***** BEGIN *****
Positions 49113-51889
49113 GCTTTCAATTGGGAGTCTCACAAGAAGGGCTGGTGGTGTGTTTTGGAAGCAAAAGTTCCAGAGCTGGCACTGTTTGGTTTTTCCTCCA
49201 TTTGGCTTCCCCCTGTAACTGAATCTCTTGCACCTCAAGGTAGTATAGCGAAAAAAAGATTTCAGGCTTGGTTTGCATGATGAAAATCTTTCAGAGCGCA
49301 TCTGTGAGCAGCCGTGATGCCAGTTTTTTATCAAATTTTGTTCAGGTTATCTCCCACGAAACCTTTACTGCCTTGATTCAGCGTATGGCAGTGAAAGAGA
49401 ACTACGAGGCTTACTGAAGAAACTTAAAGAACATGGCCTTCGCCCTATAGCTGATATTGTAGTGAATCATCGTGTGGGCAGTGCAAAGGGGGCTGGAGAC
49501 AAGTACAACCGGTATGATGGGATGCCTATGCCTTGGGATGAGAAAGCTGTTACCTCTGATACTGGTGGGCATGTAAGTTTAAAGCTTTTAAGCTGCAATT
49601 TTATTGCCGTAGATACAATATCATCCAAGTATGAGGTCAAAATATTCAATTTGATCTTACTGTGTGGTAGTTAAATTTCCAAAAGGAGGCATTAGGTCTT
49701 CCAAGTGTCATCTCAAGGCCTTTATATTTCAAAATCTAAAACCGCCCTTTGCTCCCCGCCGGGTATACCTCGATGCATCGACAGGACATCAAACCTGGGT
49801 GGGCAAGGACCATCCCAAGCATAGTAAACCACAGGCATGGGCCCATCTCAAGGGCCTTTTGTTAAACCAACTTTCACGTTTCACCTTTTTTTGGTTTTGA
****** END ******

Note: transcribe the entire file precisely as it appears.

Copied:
Positions 49113-51889
49113 GCTTTCAATTGGGAGTCTCACAAGAAGGGCTGGTGGTGTGTTTTGGAAGCAAAAGTTCCAGAGCTGGCACTGTTTGGTTTTTCCTCCA
49201 TTTGGCTTCCCCCTGTAACTGAATCTCTTGCACCTCAAGGTAGTATAGCGAAAAAAAGATTTCAGGCTTGGTTTGCATGATGAAAATCTTTCAGAGCGCA
49301 TCTGTGAGCAGCCGTGATGCCAGTTTTTTATCAAATTTTGTTCAGGTTATCTCCCACGAAACCTTTACTGCCTTGATTCAGCGTATGGCAGTGAAAGAGA
49401 ACTACGAGGCTTACTGAAGAAACTTAAAGAACATGGCCTTCGCCCTATAGCTGATATTGTAGTGAATCATCGTGTGGGCAGTGCAAAGGGGGCTGGAGAC
49501 AAGTACAACCGGTATGATGGGATGCCTATGCCTTGGGATGAGAAAGCTGTTACCTCTGATACTGGTGGGCATGTAAGTTTAAAGCTTTTAAGCTGCAATT
49601 TTATTGCCGTAGATACAATATCATCCAAGTATGAGGTCAAAATATTCAATTTGATCTTACTGTGTGGTAGTTAAATTTCCAAAAGGAGGCATTAGGTCTT
49701 CCAAGTGTCATCTCAAGGCCTTTATATTTCAAAATCTAAAACCGCCCTTTGCTCCCCGCCGGGTATACCTCGATGCATCGACAGGACATCAAACCTGGGT
49801 GGGCAAGGACCATCCCAAGCATAGTAAACCACAGGCATGGGCCCATCTCAAGGGCCTTTTGTTAAACCAACTTTCACGTTTCACCTTTTTTTGGTTTTGA